Remark: If a low fat percentage is pursued using vomiting and laxatives, this obviously produces other severe symptoms and increases the risk of dehydration or electrolyte imbalance.
Female Athlete Triad syndrome in women
The Female Athlete Triad is a syndrome caused by high energy consumption, disturbed eating behaviors, and/or fat percentage reduction.
Exercising intensely and/or eating inadequately can disrupt menstruation. The woman in question gets an irregular menstrual pattern or sometimes even stops having her period altogether.
This is because there is not enough energy available or fat reserves are too low. This can eventually cause osteoporosis.
The explanation for this is as follows:
When the fat percentage and calorie intake are too low, the body may not produce enough estrogen. In addition, intense exercise creates stress that releases certain stress hormones. Think cortisol, noradrenaline, and adrenaline.
And these stress hormones suppress the production of estrogen. This while estrogen is an important hormone that affects the menstrual cycle.
Did you know: Estrogen also plays an essential role in bone regeneration and bone health.
In short, low energy availability and high energy consumption decrease estrogen production in the female body. This can disrupt menstruation and increase the risk of osteoporosis.
But there are other symptoms and complaints. Think fatigue, depression, decreased concentration, inability to stand the cold well, annoying constipation, dry and tight skin, being lightheaded, and struggling with low blood pressure.
Testosterone deficiency for men
Men may also experience hormonal adverse effects from too low a fat percentage. Too low a fat percentage or rapid weight loss harms testosterone production.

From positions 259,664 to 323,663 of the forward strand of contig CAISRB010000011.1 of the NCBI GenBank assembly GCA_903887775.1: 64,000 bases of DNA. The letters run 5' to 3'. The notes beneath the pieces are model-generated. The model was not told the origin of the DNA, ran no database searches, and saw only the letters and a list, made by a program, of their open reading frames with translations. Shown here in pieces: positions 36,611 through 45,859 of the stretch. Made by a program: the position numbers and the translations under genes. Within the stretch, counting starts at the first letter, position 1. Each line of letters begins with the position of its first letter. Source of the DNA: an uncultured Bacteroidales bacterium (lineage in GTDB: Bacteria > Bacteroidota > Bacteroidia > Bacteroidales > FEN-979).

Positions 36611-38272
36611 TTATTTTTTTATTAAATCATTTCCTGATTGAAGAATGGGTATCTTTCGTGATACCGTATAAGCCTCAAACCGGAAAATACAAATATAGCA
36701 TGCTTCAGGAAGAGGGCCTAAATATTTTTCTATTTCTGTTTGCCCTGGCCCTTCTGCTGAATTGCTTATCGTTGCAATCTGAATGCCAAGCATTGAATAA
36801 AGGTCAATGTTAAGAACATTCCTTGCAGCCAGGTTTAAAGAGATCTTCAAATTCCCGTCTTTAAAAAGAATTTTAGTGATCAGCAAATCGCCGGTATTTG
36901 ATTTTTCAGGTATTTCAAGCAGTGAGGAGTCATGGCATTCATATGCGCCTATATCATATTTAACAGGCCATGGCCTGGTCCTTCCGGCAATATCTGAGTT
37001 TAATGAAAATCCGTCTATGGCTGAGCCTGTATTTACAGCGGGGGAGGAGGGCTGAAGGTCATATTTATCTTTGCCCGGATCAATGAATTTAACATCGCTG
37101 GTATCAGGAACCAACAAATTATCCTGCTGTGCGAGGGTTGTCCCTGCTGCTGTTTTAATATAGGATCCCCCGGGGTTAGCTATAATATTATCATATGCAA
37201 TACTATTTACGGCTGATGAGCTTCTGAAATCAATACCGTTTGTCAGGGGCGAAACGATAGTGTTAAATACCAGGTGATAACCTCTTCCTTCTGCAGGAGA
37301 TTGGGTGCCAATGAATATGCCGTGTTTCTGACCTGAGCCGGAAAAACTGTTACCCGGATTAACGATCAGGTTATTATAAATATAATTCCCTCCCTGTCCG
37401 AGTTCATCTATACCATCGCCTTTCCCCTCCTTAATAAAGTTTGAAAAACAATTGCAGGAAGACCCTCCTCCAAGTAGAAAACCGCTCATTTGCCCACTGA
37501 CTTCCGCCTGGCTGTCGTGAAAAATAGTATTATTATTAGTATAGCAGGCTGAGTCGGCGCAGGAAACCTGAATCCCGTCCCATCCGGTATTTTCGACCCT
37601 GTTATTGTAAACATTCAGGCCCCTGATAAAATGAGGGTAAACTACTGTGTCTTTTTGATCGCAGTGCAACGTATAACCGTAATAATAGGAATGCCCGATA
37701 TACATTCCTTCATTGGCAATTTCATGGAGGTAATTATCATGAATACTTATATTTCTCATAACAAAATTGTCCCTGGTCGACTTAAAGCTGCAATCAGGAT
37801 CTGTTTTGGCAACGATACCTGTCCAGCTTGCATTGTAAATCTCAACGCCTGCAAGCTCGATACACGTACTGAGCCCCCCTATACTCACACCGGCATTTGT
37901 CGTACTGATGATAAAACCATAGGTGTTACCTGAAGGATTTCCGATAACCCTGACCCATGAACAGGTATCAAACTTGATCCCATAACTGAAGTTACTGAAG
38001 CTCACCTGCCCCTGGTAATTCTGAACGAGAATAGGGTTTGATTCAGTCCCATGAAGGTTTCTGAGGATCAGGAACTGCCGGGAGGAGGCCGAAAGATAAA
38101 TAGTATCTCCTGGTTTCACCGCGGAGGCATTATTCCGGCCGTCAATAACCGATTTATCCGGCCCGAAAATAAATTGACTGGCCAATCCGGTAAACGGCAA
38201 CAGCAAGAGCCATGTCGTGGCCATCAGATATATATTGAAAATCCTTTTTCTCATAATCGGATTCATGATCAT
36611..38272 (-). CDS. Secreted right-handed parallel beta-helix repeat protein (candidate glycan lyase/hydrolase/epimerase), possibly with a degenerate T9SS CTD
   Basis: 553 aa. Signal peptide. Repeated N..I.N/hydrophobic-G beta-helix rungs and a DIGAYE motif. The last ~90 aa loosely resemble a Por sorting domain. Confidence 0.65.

Testosterone deficiency, depending on age, can cause various symptoms.
In adult men, low testosterone can lead to decreased libido, infertility, erectile dysfunction, hair loss, reduced muscle mass, and lethargy.
Effect on sports performance
Based on the preceding adverse effects, you might think that athletic performance is also negatively affected by too low a fat percentage.
Yet, especially in the beginning, this is not always the case.
Indeed, when you look at disturbed eating behavior, sometimes we actually see an improvement in athletic performance.
This is probably because the body experiences stress at the beginning of a period of strict dieting. As a result, more cortisol, adrenaline, and noradrenaline are produced. These hormones have a stimulating effect and can thus, for example, repress and delay fatigue.
Also, weight loss at the beginning can give an advantage, for example, to athletes whose performance benefits from a lighter weight.
Beware: These benefits only occur in the early stages. In the long run, athletic performance will only go downhill.
Tips to lower fat percentage responsibly
Not only too low but also too high a fat percentage carries risks.
Therefore, it is wise to look at what is a healthy fat percentage for you personally.
Want to lower your fat percentage? Then don’t go too far into this and do it responsibly.
Here are 3 more interesting tips on how to handle this properly:
- Determine an ideal weight and fat percentage for yourself. In this, be realistic and stay within the recommended limits. Consult your physician for guidelines and medical advice tailored to your body.
- Aim for a maximum weight loss of 1 to 2 pounds per week.
- Ensure a slight calorie deficit and optimal intake of your nutrients. Both macro and micronutrients (eat plenty of fiber, fruits, and vegetables, and drink plenty of water).
- Above all, be realistic without putting your body and health at risk. Bodybuilders, actors, and fitness athletes don’t have extremely low fat percentages year-round either. Aim for a fat percentage that is healthy for you and that you feel comfortable with. Be sure to consult a doctor or nutritionist for this!
Low body fat risks: Conclusion
With the associated risks of low body fat as prevalent as those for high fat percentages, it’s well worth the time and sometime expense of expert coaching from a nutritionist or doctor.
After all, cure is much more expensive and troublesome than prevention, and more importantly, isn’t always available if it’s too late.